Born in Okayama, Japan, Yasuo Kuniyoshi had no intention of becoming an artist when he emigrated alone to the United States at age 16. Encouraged by a high school teacher in Los Angeles, he attended that city’s School of Art and Design for three years. In 1910 he departed for New York, where he first studied at the National Academy of Design and with Robert Henri (American, 1865 - 1929), and from 1914 to 1916 at the Independent School with Homer Boss (American, 1882 - 1956).
Over the next four years, while studying painting with Kenneth Hayes Miller (American, 1876 - 1952) at the Art Students League, Kuniyoshi began to mature artistically, befriend other artists, and gain wider recognition. In 1917 he participated in the debut exhibition of the Society of Independent Artists, where his work was noticed by artist, critic, and patron Hamilton Easter Field (1873–1922). A collector of American folk, modern, and Japanese art—and a proponent of their interconnectedness—Field strongly influenced Kuniyoshi as he developed his distinctive style. Field also provided him with a summer studio in the art colony of Ogunquit, Maine—where he married Art Students League classmate Katherine Schmidt—and an apartment and studio in Brooklyn.
Despite continuing financial struggles, in the 1920s Kuniyoshi exhibited his work frequently and emerged as an esteemed modernist. In 1922 he had his first of many solo exhibitions at the Daniel Gallery. Trips to Europe in 1925 and 1928 inspired him to shift from imaginary to more realistic paintings of women and still lifes, which received critical praise. His work was included in the 1929 Nineteen Living Americans exhibition at the Museum of Modern Art and in most national shows of contemporary art thereafter, as well as in many solo shows at the Downtown Gallery in the 1930s. During his 1931 visit to Japan, Kuniyoshi had three exhibitions of his paintings and became an important link between the New York art world and contemporary Japanese art. The following year he received a commission to paint murals in the women’s restrooms of Radio City Music Hall. In 1929 Kuniyoshi and Schmidt built a house in the artistic enclave of Woodstock, New York, where he summered for most of the rest of his life. (He and Schmidt divorced in 1932, and in 1935 he married actress Sara Mazo, whom he had met in Woodstock.)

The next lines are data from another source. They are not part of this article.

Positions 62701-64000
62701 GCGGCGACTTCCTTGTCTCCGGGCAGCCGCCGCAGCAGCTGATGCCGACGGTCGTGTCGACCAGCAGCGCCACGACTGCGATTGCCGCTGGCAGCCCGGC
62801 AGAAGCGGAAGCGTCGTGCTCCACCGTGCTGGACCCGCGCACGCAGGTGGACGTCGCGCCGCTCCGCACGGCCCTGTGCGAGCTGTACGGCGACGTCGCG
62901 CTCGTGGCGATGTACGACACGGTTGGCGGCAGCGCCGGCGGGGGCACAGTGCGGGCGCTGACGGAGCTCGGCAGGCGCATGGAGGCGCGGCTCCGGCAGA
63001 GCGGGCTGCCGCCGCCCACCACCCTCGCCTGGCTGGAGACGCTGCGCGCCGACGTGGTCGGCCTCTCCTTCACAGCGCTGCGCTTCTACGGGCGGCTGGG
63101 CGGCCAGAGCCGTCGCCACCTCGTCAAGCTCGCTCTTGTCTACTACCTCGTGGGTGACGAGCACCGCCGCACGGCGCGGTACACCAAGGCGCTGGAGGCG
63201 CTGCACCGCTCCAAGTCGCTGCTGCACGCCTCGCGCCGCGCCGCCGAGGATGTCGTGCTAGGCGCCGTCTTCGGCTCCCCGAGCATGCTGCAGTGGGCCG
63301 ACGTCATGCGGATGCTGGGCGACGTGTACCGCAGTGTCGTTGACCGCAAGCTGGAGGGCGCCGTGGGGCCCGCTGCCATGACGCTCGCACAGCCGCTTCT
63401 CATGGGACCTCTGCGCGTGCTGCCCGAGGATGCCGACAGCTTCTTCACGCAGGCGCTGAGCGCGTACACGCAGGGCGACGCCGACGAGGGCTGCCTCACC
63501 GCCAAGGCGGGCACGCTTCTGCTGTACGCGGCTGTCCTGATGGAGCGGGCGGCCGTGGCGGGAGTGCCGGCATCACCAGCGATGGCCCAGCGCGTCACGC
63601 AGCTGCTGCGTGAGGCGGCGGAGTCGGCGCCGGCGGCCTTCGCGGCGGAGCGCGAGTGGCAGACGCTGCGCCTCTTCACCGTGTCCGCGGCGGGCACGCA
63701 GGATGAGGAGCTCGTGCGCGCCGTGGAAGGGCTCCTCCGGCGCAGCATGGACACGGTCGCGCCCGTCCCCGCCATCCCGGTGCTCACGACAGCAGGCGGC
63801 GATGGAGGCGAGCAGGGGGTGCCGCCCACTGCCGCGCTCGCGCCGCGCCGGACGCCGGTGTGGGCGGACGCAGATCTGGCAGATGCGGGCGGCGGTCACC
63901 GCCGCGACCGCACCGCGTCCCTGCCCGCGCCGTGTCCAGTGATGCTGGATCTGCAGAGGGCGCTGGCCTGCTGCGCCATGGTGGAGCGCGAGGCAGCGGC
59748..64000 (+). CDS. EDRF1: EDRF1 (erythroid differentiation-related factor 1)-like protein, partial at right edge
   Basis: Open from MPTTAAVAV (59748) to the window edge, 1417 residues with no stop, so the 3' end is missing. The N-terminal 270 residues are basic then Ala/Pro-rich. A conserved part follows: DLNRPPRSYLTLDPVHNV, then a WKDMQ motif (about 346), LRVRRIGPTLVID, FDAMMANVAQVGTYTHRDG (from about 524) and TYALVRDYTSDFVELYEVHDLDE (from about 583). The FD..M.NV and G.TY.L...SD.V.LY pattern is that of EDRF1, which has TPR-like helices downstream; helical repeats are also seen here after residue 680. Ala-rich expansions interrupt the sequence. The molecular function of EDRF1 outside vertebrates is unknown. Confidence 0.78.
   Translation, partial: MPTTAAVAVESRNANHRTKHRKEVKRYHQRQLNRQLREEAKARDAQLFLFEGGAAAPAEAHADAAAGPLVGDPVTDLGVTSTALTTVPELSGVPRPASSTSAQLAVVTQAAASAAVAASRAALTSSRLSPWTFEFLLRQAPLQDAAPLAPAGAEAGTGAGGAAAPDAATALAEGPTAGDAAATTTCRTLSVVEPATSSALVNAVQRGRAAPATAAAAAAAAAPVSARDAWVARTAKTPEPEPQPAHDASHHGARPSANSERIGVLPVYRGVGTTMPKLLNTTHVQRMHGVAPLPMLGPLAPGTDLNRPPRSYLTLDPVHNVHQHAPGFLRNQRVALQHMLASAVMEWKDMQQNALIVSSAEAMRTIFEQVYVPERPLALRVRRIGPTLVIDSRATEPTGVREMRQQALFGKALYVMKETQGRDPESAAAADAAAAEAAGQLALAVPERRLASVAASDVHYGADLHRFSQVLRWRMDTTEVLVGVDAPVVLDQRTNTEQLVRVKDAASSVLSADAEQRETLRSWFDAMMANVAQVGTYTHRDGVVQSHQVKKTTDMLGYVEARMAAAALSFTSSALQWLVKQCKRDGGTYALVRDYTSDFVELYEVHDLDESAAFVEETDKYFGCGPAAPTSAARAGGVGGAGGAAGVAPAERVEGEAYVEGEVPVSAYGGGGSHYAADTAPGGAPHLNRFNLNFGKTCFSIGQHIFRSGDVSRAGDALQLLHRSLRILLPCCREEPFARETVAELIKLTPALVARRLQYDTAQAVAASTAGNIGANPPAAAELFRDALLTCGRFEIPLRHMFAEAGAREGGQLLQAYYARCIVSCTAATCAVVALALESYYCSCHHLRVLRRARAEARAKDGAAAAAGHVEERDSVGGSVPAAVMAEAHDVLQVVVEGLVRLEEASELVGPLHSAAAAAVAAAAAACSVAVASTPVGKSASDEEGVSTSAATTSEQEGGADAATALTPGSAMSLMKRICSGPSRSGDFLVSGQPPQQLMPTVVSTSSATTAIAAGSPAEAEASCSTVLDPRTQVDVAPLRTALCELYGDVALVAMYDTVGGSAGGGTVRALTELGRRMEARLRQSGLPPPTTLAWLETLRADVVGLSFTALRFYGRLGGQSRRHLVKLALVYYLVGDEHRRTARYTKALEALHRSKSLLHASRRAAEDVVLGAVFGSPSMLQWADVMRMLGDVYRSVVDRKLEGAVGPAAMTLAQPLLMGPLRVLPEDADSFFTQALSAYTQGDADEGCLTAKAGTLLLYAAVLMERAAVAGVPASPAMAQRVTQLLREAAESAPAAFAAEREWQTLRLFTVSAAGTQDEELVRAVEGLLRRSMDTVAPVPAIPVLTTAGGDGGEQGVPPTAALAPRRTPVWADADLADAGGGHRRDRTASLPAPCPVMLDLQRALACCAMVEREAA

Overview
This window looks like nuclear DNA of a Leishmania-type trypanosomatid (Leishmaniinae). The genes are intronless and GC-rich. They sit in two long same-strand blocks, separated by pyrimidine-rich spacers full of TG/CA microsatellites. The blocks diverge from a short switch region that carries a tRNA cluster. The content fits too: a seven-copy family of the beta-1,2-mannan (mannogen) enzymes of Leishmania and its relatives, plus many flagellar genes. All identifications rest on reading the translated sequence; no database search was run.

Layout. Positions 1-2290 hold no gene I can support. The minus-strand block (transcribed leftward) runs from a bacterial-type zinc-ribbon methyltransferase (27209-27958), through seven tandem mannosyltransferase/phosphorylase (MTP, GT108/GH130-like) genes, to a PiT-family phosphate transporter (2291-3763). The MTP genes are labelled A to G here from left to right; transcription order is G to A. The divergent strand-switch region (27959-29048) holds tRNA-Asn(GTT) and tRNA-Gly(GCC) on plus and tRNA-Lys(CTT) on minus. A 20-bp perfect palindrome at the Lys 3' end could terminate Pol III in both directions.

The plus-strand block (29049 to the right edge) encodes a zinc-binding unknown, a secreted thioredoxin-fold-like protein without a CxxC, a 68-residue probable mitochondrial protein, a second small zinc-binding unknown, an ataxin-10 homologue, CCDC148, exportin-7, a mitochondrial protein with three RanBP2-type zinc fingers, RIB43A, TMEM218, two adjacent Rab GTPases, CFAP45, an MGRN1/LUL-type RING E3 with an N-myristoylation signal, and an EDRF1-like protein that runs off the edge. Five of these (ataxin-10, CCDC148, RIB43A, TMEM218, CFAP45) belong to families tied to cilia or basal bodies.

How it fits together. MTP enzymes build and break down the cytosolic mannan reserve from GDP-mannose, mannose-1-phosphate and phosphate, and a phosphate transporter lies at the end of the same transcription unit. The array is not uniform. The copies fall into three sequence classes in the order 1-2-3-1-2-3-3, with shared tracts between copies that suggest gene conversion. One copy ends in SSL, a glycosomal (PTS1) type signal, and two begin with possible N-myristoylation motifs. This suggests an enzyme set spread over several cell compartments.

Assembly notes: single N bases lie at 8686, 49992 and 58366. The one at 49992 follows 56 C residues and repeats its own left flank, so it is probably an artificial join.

During the tumultuous years leading up to and during World War II, Kuniyoshi became active in artists’ and political organizations and visited the Southwest and Mexico in 1935 on a Guggenheim fellowship. He returned to the Southwest in 1941, but later that year his life took a dramatic turn. Following the bombing of Pearl Harbor, he was classified by the United States government as an enemy alien. Prohibited from owning a camera or binoculars, the artist also had his bank account frozen and was subject to a curfew and travel prohibitions. During the war, he created drawings for the American propaganda effort.
Kuniyoshi’s later years brought him significant distinction but also grave disappointments. In 1948 he was the first living artist to receive a retrospective at the Whitney Museum of American Art, and in 1952 was selected to represent the United States at the 26th Venice Biennale along with Alexander Calder (American, 1898 - 1976), Stuart Davis (American, 1892 - 1964), and Edward Hopper (American, 1882 - 1967). His lifelong desire to become an American citizen was not realized; he completed the application in 1952 but died the following year of cancer before it was approved.
September 29, 2016
Goodrich, Lloyd. Yasuo Kuniyoshi, Retrospective Exhibition. Exh. cat. Whitney Museum of American Art, New York, 1948.
Kuniyoshi, Yasuo, and Yoshio Ozawa. Yasuo Kuniyoshi: Neo, Amerikan, atisuto no kiseki. Okayama, Japan, 1991.
Myers, Jane, and Tom Wolf. The Shores of a Dream: Yasuo Kuniyoshi's Early Work in America. Exh. cat. Amon Carter Museum of Art, Fort Worth; Portland (Maine) Museum of Art. Fort Worth, 1996.
Wolf, Tom M. The Artistic Journey of Yasuo Kuniyoshi. Exh. cat. Smithsonian American Art Museum, Washington, 2015.
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